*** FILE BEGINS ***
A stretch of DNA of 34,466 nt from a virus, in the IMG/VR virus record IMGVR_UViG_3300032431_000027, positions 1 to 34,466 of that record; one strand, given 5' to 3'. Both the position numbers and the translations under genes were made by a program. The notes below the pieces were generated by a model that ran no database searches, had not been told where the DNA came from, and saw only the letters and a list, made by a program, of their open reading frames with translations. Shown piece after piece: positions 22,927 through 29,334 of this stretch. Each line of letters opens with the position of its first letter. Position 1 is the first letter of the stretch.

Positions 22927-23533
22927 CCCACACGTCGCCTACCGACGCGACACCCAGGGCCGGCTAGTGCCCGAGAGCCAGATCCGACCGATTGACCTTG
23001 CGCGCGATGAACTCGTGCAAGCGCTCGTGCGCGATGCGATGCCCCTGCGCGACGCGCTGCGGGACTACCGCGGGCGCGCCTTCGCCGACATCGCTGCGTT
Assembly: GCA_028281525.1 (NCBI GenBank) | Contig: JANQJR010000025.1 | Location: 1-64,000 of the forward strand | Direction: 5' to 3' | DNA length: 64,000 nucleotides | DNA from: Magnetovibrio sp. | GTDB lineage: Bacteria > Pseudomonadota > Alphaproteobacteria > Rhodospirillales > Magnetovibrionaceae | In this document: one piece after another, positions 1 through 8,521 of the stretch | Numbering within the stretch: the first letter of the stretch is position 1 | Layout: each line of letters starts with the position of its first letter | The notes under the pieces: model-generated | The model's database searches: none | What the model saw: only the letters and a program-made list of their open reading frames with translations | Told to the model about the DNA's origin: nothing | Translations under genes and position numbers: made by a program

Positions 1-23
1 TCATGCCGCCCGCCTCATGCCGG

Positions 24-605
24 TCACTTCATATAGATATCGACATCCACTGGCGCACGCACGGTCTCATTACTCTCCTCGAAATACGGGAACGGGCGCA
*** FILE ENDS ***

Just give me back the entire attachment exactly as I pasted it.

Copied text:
A stretch of DNA of 34,466 nt from a virus, in the IMG/VR virus record IMGVR_UViG_3300032431_000027, positions 1 to 34,466 of that record; one strand, given 5' to 3'. Both the position numbers and the translations under genes were made by a program. The notes below the pieces were generated by a model that ran no database searches, had not been told where the DNA came from, and saw only the letters and a list, made by a program, of their open reading frames with translations. Shown piece after piece: positions 22,927 through 29,334 of this stretch. Each line of letters opens with the position of its first letter. Position 1 is the first letter of the stretch.

Positions 22927-23533
22927 CCCACACGTCGCCTACCGACGCGACACCCAGGGCCGGCTAGTGCCCGAGAGCCAGATCCGACCGATTGACCTTG
23001 CGCGCGATGAACTCGTGCAAGCGCTCGTGCGCGATGCGATGCCCCTGCGCGACGCGCTGCGGGACTACCGCGGGCGCGCCTTCGCCGACATCGCTGCGTT
Assembly: GCA_028281525.1 (NCBI GenBank) | Contig: JANQJR010000025.1 | Location: 1-64,000 of the forward strand | Direction: 5' to 3' | DNA length: 64,000 nucleotides | DNA from: Magnetovibrio sp. | GTDB lineage: Bacteria > Pseudomonadota > Alphaproteobacteria > Rhodospirillales > Magnetovibrionaceae | In this document: one piece after another, positions 1 through 8,521 of the stretch | Numbering within the stretch: the first letter of the stretch is position 1 | Layout: each line of letters starts with the position of its first letter | The notes under the pieces: model-generated | The model's database searches: none | What the model saw: only the letters and a program-made list of their open reading frames with translations | Told to the model about the DNA's origin: nothing | Translations under genes and position numbers: made by a program

Positions 1-23
1 TCATGCCGCCCGCCTCATGCCGG

Positions 24-605
24 TCACTTCATATAGATATCGACATCCACTGGCGCACGCACGGTCTCATTACTCTCCTCGAAATACGGGAACGGGCGCA